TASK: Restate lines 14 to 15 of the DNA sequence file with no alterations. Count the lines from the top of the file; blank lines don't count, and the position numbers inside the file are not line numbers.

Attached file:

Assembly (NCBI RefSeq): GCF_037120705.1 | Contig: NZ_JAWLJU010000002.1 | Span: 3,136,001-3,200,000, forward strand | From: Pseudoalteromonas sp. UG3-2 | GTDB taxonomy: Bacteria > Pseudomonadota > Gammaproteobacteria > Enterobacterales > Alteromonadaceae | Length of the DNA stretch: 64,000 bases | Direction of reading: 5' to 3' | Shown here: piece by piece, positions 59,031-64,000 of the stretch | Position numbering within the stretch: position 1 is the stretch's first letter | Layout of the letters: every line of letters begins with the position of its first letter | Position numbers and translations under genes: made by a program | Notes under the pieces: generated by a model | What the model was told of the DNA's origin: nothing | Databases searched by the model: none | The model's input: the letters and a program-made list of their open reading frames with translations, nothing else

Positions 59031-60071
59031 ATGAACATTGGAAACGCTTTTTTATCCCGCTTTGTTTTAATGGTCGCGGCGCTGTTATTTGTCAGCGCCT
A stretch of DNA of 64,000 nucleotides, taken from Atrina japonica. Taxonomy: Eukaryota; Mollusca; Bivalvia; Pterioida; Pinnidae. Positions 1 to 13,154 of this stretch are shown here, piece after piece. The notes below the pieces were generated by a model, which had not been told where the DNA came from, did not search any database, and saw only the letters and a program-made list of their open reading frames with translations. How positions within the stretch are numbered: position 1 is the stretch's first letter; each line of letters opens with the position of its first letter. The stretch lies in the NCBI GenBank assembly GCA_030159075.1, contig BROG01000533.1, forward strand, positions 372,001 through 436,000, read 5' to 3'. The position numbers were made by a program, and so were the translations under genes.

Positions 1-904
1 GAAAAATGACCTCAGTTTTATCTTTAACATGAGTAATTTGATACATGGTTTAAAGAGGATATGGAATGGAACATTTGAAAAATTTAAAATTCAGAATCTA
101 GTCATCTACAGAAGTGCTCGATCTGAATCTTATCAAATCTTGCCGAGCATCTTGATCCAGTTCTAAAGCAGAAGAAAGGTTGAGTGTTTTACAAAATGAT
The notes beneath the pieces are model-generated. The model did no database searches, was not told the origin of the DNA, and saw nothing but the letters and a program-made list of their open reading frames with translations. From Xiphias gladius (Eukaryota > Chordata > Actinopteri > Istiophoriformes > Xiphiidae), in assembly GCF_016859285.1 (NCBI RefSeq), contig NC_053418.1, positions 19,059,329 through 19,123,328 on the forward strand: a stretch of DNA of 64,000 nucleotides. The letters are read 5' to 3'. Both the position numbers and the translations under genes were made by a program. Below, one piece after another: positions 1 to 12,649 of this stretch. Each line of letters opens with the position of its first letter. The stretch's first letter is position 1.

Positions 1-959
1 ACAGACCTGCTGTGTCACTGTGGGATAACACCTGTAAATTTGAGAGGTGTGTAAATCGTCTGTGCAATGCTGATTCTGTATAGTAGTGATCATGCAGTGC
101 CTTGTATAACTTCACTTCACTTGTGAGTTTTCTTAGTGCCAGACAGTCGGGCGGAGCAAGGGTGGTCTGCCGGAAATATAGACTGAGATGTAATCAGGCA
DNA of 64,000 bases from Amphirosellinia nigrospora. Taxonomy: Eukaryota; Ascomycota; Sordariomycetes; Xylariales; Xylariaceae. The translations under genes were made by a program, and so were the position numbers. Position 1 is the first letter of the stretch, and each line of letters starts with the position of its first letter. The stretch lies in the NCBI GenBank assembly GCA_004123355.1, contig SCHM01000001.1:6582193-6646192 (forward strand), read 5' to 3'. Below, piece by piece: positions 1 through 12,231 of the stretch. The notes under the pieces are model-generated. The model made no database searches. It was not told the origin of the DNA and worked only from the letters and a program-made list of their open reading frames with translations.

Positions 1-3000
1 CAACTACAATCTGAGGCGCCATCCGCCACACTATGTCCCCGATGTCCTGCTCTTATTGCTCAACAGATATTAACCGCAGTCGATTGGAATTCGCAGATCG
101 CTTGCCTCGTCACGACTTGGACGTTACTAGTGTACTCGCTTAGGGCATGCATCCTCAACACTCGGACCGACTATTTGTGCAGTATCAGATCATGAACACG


1 CAACTACAATCTGAGGCGCCATCCGCCACACTATGTCCCCGATGTCCTGCTCTTATTGCTCAACAGATATTAACCGCAGTCGATTGGAATTCGCAGATCG
101 CTTGCCTCGTCACGACTTGGACGTTACTAGTGTACTCGCTTAGGGCATGCATCCTCAACACTCGGACCGACTATTTGTGCAGTATCAGATCATGAACACG